Microwave Masala Chai for Two, a Few, or a Crowd

Chai, like a sunset on a warm summer evening, is best savored in an unhurried way, preferably with others. It reveals more of its beauty if you stop what you’re doing and just listen to it. The zing of the ginger, the warmth of the black pepper, the perfume of the cardamom, clove, and cinnamon, and the richness of the milk seem to change in proportion with each sip. Although I haven’t figured out how to make a sunset, I can share with you, dear reader, a couple of approaches to preparing chai using a microwave. Using a microwave to make chai is a bit of a departure from the classical stovetop methods my Indian friends use but it is a necessary adaptation to bring this glorious drink to my stoveless office. As it turns out, there is no noticeable difference in flavor between the methods.

The little project to share masala chai with my friends at work has taken root. Since chai has so many ingredients, a lot of people can contribute to its preparation. For my colleagues and me, the making of chai itself is a fun break from our daily lives of process chemistry and engineering. When we make it, the heady aroma of warm spices fills the air and draws the curious to the little corner by the microwave outside our office area. We share what we have with whomever appears and enjoy it together. It’s a beautiful thing to share a beautiful thing with others.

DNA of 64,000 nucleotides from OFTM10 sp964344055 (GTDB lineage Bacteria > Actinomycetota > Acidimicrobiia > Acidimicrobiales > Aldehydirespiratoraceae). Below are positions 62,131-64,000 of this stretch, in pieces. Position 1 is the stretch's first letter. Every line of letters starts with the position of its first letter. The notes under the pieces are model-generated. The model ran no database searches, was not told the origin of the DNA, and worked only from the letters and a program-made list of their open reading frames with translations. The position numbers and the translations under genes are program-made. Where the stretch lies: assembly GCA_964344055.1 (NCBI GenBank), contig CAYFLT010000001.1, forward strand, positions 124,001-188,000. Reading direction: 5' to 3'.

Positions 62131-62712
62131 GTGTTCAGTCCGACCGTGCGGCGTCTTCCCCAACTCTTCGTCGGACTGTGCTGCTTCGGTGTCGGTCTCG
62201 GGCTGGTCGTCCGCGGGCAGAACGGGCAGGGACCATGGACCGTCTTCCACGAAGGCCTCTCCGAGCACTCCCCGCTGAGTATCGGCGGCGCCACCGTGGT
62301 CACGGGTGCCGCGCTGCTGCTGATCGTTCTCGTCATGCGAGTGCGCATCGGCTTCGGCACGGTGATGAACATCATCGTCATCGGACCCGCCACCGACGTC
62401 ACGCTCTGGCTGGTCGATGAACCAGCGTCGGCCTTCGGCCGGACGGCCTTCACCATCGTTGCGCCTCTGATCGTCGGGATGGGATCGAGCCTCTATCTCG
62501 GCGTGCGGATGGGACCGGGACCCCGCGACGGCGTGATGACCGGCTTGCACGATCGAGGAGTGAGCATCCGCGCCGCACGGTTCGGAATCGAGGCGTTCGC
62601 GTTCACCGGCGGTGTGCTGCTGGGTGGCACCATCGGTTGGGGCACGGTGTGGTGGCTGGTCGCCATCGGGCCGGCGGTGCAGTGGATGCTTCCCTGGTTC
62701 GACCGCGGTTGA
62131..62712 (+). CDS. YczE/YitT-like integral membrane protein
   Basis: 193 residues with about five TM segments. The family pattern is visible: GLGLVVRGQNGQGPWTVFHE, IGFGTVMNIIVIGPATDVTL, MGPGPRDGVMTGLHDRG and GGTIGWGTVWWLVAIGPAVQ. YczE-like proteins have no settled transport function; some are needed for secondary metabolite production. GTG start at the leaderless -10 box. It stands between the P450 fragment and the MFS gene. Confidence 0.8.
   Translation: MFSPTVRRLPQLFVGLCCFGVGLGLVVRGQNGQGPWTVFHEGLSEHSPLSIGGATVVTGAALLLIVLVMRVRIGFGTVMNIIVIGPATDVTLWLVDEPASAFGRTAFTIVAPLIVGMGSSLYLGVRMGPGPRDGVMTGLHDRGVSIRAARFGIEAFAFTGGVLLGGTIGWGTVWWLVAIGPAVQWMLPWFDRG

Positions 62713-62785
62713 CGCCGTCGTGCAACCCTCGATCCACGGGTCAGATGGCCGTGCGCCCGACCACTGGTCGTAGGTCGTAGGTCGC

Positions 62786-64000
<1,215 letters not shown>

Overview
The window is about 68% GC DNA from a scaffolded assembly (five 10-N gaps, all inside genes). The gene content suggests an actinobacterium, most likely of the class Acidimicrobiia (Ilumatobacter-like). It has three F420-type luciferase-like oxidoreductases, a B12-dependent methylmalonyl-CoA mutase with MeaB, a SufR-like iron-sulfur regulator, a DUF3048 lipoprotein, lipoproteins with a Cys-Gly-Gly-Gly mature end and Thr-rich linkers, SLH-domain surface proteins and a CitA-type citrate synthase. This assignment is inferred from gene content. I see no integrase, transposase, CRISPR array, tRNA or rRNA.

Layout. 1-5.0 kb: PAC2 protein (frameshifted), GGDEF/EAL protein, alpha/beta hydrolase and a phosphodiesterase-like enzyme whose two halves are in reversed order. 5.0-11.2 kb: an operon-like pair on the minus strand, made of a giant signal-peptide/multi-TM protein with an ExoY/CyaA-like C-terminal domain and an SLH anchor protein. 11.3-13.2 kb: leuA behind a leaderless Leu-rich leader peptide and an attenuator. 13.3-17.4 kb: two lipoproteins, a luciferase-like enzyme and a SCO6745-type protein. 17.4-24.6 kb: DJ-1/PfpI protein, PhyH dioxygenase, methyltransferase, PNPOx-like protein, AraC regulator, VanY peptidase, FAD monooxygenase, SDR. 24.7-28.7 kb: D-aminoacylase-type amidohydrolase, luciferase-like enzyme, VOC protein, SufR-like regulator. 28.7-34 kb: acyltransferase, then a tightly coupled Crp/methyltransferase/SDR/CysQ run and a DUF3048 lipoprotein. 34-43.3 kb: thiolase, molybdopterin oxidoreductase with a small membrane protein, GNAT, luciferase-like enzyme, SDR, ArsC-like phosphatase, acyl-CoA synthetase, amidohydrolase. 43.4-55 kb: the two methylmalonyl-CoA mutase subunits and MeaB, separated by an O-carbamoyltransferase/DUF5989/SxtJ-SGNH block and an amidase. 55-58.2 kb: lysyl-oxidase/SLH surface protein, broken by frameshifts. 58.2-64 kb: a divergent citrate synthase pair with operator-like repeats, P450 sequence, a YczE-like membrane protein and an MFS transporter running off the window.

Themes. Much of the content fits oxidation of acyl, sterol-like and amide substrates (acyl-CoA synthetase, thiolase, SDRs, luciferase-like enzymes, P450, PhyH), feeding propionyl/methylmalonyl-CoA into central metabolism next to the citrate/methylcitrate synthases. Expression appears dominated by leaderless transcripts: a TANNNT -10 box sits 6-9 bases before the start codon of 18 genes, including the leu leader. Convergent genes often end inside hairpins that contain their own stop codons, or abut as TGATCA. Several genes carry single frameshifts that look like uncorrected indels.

A Brief Comment on the Development of the Recipe

Many chai recipes can be easily found by Googling. Others can be found by asking Desi friends. The ancestors of the recipes below are this Pakistani recipe and one from Falguni, a Gujarati-American friend of mine. I started from the former and experimented with many variables, including ratio of water to milk, fat content (including using half and half), spice proportions, particle size of spices, boiling time, cover or not, and timing of adding different ingredients. Falguni’s recipe revealed some subtleties to the timing of adding ingredients. She also uses different ingredients depending on the season, which opens another dimension of possibility. There are a lot of opportunities to play and experiment in making chai. We continue to do so. This base recipe reliably makes rich, spicy cups of chai. I hope you enjoy it and use it as a springboard for your own creativity.

What You’ll Need To Make Chai


  • A microwave (I use one with a 1,200W max output)
  • A microwave-safe glass measuring cup or other vessel with at least double the capacity you need (there’s a bit of foaming when the mixture boils)
  • A microwave-safe cover for the measuring cup/vessel (designed for it or not)
  • A sieve, ideally 3″ to sit on a mug, but any size can work
  • A metal teaspoon for stirring


  • 6 green cardamom pods
  • 5 cloves
  • 4 turns of fresh ground black pepper
  • OPTIONAL: 3 thin slices of ginger (peel only if you feel like it). Ginger powder also works.
  • 2 teaspoons of loose Assam black tea (or other black tea)